YouTube Nation: The Evolution of Presentation

YouTube Nation: The Evolution of Presentation

There was a time on the Internet when if you wanted to find something entertaining to watch, you had to either hear about it word of mouth (or word of chat) or go fishing through piles of rubbish in order to pull out the very few gems.  People would primarily use their own private websites to publish their works and these were often hard to find.  Some things made it a little easier, such as blog sites that kept lists of things that people of similar mind might enjoy, but still it was a labor of filtration, often laden with huge amounts of porn.

With the coming of YouTube and other similar video-content sites, however, these works of art started to make their way into a central location.  Over the years, this process has evolved.  Most people still keep their original websites in order to host their own videos and use YouTube as more of a promotional device, sharing bits and pieces and hoping that you’ll eventually migrate where they want you.  Others choose to let all their content out on YouTube, preferring exposure over exclusivity.  And an even newer breed simply chooses to skip the website altogether, using a YouTube channel as their main source of content.

Whatever the ultimate decision, it is now possible to find a single video that you like and then go straight to the source, sifting through all of the creator’s other videos and even finding more great content via the other users that the creator has favorited.  You can fill your subscriptions list with everyone you like and get regular updates.  It has become customized content on-demand, and it is good.

Today I share some work from a few artists that are my particular favorites.  The first is a video from Brad Neely.  He started out with his own page and eventually gained so much recognition that his catalog got snatched up by Comedy Central.  This made it difficult to find, especially considering that particular site’s rather horrible sorting method.  Now, Brad Neely has once again seen the light (or just lost his contract with CC) and all his great stuff can be found on YouTube.

The Professor Brothers - Bible History #1 (Sodom & Gomorrah)

Another set of videos that make me smile are those of the infamous Foamy the Squirrel.  Originally, Foamy creator Jonathan Ian Mathers just used his website, as many others did.  Once YouTube began to take off, he quickly moved over.  Most of his content is still on his main site, though this is mainly due to his store being there.  Once they figure out a way to combined YouTube with online shopping, I’m sure he’ll be right there at the head of the pack to convert.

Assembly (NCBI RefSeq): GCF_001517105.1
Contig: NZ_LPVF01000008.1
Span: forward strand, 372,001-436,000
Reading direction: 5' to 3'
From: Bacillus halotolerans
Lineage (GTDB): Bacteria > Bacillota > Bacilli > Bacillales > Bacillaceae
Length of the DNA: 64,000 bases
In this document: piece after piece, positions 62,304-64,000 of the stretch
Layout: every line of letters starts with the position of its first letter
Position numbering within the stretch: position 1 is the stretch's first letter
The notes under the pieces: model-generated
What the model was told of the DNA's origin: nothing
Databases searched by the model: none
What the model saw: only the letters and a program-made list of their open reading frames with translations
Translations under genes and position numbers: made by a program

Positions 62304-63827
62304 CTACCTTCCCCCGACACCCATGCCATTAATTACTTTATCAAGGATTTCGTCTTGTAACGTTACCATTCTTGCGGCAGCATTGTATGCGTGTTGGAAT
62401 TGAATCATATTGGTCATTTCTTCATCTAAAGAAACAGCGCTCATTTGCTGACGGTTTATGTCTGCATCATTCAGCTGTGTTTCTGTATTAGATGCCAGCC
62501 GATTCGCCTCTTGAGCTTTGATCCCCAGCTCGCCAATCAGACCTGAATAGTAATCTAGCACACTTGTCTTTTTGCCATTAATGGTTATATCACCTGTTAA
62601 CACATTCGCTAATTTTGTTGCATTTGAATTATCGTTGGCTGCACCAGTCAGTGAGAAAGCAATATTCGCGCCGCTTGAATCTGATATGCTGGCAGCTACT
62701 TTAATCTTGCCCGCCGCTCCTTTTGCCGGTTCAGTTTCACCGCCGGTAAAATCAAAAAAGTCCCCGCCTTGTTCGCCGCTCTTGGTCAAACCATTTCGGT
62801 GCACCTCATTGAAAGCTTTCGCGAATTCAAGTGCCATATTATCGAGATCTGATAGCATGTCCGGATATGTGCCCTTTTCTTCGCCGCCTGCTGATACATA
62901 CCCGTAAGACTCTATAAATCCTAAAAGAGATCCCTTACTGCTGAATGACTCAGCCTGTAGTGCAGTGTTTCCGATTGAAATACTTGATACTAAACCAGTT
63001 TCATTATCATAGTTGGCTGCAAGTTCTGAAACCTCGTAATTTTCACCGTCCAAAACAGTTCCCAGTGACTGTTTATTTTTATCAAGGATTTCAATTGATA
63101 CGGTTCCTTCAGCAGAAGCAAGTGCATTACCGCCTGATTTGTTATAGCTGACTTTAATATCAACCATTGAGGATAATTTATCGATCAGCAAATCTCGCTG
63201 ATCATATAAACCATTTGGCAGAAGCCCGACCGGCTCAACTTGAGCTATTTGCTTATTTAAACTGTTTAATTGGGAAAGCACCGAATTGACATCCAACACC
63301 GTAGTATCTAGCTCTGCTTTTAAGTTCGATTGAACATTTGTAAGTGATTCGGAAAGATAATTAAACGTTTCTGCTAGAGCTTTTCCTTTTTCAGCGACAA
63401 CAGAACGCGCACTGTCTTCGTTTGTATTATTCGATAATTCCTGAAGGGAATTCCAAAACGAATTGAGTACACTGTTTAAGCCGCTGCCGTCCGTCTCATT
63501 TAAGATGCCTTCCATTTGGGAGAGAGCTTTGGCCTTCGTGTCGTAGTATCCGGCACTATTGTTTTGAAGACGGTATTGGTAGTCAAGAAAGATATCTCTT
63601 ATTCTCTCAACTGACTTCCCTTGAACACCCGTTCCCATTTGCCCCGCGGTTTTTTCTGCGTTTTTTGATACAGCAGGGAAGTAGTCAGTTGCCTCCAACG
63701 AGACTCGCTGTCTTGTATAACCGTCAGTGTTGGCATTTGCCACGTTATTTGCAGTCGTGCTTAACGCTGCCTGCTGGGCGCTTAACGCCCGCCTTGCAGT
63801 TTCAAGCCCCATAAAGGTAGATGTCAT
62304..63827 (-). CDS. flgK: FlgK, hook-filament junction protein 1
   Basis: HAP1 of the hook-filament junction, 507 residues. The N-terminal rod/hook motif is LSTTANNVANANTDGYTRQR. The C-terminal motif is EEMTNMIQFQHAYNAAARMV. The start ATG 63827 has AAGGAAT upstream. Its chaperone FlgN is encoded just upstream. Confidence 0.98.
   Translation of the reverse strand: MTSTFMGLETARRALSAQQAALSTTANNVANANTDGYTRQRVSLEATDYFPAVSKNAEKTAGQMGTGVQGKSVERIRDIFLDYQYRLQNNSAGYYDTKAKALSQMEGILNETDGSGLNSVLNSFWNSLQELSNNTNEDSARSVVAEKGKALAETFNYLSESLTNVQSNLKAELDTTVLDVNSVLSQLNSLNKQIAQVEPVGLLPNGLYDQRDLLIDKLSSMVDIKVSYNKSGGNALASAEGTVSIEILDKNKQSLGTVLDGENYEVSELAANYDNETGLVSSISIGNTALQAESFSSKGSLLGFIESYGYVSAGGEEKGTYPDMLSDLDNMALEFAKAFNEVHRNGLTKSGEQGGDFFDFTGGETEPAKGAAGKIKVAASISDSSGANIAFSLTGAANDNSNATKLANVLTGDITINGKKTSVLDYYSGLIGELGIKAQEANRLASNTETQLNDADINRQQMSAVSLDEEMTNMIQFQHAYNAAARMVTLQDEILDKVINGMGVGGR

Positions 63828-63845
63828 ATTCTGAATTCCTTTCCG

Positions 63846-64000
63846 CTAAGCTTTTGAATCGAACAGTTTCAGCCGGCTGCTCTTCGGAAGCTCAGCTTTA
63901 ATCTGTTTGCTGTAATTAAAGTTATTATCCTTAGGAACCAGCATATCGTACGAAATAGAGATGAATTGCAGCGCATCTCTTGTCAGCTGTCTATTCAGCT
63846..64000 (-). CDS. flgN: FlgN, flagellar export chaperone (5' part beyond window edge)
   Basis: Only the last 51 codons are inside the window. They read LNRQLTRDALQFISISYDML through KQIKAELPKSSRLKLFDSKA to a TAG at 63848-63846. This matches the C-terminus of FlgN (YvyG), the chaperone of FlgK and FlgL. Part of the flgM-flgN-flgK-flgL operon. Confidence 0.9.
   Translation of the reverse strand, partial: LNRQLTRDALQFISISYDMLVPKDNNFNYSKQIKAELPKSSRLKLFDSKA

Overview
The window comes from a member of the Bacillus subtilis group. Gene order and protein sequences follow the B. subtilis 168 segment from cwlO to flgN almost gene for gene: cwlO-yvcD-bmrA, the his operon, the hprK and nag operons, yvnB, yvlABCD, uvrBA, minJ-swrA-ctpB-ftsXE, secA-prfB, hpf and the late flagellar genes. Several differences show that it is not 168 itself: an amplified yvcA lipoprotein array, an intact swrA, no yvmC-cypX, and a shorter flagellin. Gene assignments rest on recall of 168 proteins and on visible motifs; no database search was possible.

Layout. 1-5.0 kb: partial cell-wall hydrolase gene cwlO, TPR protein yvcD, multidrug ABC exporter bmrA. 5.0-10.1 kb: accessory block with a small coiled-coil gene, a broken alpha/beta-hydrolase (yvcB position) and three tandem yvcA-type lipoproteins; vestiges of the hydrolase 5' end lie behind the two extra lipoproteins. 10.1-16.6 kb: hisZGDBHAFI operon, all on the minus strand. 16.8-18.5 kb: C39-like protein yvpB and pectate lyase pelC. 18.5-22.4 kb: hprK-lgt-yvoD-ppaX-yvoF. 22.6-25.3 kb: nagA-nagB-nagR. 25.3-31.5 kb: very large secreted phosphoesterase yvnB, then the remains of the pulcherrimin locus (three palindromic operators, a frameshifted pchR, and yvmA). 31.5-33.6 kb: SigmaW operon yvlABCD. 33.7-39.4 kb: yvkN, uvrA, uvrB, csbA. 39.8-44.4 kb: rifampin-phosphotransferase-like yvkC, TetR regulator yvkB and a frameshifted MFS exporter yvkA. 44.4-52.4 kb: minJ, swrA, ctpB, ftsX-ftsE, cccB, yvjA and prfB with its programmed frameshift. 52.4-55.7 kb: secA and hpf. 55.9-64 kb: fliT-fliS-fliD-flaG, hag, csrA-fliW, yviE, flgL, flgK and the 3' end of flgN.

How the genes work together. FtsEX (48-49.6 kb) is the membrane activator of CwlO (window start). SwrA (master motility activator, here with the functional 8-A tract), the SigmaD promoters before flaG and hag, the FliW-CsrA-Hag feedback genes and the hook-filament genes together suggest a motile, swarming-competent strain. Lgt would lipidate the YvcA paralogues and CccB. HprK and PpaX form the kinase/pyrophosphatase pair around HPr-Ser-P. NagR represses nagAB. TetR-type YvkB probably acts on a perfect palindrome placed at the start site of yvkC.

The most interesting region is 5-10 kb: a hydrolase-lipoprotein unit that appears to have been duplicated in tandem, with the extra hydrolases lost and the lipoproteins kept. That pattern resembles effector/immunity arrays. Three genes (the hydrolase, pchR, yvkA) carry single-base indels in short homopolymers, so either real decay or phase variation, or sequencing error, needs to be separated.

: 5 More Minutes : Foamy The Squirrel

Finally comes a channel that barely had any roots pre-YouTube.  Sexy geek-goddess (and my personal nerd-crush) Felicia Day made her name famous by acting in many Joss Whedon productions, but really broke out when her web-series The Guild became popular.  Since then, she’s started her own YouTube channel that has content exclusively for it and moved all the episode of The Guild over so that they’re easier to find and sort through.  Day is a pretty tech-savvy lady, so it’s no wonder she slid easily into the next generation of video content.  Below is an episode of her new geek news/content program, The Flog.

The Flog @ Comic Con 2012!

So now, instead of trundling through the jungle of the Internet, dodging the spears of shopping sites and the poison darts of viruses, I can simply jump on YouTube and see what my subscriptions have to offer for that day.  I have to wonder, though… will all media eventually follow this path?  Music has already gone over to digital almost exclusively and most television shows can be found on sites like Hulu.  Will the age of television be gone as people use their computers to find their media?  Or will television be forced to adapt, ignoring their regularly scheduled programs in favor of a click-and-choose system that allows viewers to watch what they want, when they want?

I suppose only the future holds the answer to these and other perplexing questions.  Personally, I’m hoping that TV does evolve.  Of course, that would mean that cable companies and other affiliated businesses would have to evolve with the media or give up the ghost for good.  I have a strange feeling that they will fight the change every step of the way in order to hold onto their waning profits.

Until next time, dear readers, keep your eyes glued to the future.